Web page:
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Quentin Tarantino's method behind 'Inglourious Basterds' soundtrack mix-tape

August 22, 2009 | 12:37 pm


Quentin Tarantino has some eclectic music tastes -- not that we needed to tell you that. If you've seen "Reservoir Dogs" or "Kill Bill," you know his soundtracks pull unforgivingly from the depths of obscurity.

Why can't he just be like Michael Bay, whose "Transformers: Revenge of the Fallen" blockbuster was scored with chart-toppers like Linkin Park and the Fray? Or contract a songwriter to pen something that neatly fits the moment on-screen?

"I hate that crap," Tarantino said during an interview at Amoeba Music in Hollywood on Thursday night to promote the release of his new movie, "Inglourious Basterds." The soundtrack, released Tuesday, pairs famed composer Ennio Morricone with deep cuts from David Bowie, Billy Preston and others, as well as relatively obscure pieces from the likes of Lilian Harvey & Willy Fritsch.

"It would've been easy to hire some artist to do the 'Ballad of Shoshanna,'" the filmmkaer said, referring to an integral scene about one of the film's title characters. "And it could be telling her story in a very on-point, nail-on-the-head kind of way."

Instead, he chose the Bowie song "Cat People (Putting Out Fire)" to amplify the moment. "You're actually shocked at how well the lyrics to 'Cat People' work to her story," Tarantino said. Tarantino's soundtracks are just about as important as ...

... the action on-screen and every bit as personal. That's why he handpicks each song and painstakingly injects them into scenes instead of simply hiring a music composer to do the work.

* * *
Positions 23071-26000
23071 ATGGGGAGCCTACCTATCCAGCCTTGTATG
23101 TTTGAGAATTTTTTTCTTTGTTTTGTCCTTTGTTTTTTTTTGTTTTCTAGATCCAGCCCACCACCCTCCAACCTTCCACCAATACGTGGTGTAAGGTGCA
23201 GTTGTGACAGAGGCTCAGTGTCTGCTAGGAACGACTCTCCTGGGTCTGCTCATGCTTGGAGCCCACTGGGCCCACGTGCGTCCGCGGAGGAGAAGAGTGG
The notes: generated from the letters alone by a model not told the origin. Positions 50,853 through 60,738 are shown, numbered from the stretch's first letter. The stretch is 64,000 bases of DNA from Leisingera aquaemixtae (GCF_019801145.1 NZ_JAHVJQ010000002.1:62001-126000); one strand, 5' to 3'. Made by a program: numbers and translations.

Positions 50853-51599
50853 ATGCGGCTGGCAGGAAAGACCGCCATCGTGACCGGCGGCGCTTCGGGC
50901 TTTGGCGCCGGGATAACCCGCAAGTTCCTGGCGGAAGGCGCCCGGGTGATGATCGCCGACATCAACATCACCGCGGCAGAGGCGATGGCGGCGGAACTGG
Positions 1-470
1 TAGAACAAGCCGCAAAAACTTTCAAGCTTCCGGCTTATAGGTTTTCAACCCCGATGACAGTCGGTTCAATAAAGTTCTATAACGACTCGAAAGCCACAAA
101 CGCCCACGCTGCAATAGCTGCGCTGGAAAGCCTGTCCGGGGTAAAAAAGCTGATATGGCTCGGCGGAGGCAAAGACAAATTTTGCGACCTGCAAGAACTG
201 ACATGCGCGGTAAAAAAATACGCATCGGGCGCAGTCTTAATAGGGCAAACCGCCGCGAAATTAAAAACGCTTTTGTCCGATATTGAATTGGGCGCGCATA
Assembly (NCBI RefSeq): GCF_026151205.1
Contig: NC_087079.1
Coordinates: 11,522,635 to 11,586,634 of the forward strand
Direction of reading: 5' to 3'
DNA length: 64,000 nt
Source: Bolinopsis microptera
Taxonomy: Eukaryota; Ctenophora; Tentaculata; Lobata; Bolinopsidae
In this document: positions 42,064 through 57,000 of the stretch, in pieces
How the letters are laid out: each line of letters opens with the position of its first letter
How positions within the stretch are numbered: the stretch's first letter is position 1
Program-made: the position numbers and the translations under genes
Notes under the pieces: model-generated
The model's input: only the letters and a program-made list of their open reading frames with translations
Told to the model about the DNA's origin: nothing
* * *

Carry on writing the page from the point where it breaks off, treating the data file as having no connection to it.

"I just don't like the idea of giving that much power to anybody on one of my movies," Tarantino said. "I would much rather work with a music editor than a music composer."

For Tarantino, soundtrack scoring happens throughout the moviemaking process -- starting just after he decides to write a movie and "keeps going until the final editing," he said.

After he finds a song in his record collection that inspires him, he reserves a spot within the score. The library from which to pull is practically endless -- almost like his casting list, which "you only have to be alive to be on."

"But in my music, you don't have to be alive at all," Tarantino said. "I'm looking for that stuff that you haven't heard a gazillion times before."

"It's also kind of a personal mix-tape that I'm making for you," he said. "I like the amateur quality about it."

-- Mark Milian


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Photo: Quentin Tarantino at Amoeba on Thursday. Credit: Sarah Ardalani